In 1972, artist LeRoy Foster created this mural for the Douglass Branch of the Detroit Public Library. The mural depicts a meeting between Frederick Douglass and John Brown that took place on March 12, 1859, seven months before Brown’s raid on Harper’s Ferry.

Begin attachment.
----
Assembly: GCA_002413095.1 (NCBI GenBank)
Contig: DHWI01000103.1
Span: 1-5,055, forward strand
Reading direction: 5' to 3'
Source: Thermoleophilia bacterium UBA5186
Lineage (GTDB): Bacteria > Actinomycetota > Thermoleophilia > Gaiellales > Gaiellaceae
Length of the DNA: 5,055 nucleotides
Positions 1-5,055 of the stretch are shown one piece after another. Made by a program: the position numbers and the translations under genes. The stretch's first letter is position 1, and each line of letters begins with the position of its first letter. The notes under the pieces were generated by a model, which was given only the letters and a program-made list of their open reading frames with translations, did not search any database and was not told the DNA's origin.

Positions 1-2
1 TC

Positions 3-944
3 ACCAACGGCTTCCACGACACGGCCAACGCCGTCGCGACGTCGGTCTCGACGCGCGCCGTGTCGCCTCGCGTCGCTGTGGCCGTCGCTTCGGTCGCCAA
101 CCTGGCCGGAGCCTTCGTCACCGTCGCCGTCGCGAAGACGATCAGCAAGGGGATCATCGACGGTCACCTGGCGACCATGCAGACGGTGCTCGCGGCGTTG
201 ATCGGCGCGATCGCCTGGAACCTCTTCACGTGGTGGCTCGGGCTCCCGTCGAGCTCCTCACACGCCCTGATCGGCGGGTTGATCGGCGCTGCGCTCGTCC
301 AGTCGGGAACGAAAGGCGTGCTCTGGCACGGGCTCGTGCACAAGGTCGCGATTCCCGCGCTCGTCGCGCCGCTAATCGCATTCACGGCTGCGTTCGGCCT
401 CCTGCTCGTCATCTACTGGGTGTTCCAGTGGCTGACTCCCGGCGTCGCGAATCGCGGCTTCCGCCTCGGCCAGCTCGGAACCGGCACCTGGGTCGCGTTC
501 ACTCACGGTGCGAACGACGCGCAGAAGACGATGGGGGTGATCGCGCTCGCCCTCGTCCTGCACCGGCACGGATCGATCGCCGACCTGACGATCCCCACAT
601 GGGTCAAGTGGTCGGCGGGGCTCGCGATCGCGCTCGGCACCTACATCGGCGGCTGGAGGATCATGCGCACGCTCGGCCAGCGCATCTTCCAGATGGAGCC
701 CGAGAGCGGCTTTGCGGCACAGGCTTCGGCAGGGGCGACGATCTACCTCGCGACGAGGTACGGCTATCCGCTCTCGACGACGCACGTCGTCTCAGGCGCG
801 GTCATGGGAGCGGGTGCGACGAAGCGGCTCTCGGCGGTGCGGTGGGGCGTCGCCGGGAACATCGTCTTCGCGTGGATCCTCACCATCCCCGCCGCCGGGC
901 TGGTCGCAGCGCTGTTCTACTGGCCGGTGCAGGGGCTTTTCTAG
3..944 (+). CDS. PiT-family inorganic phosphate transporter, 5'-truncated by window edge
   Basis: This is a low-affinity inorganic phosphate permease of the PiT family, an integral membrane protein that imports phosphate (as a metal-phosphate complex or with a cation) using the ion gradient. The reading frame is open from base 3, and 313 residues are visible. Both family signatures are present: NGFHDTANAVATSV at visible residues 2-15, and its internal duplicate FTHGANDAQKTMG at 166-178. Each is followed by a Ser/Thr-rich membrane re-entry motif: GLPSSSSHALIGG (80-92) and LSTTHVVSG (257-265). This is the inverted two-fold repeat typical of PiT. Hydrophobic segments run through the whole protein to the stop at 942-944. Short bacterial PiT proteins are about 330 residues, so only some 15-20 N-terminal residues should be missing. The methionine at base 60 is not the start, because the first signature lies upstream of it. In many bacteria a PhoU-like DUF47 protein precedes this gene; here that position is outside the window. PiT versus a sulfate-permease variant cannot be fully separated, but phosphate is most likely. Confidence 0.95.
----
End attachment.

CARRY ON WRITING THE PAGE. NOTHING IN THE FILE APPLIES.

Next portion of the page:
The mural contains three likenesses of Douglass in various stages of his life – the most prominent being the shirtless figure in the centre of the mural. The second largest figure of Douglass portrays him with the leonine, statesmen persona that he embodied later in his life. Finally, the smallest Douglass likeness is the seated figure speaking with John Brown. This small scene marks a pivotal moment in Douglass' life. In 1859 he had to make the decision between fighting with Brown (embodying the chain-breaking version of himself in the mural), or surviving to become a political leader. Choosing not to take up arms at Harper's Ferry, an attack that led to the execution of Brown for treason, Douglass chose the elder statesman person - and lived to 1895.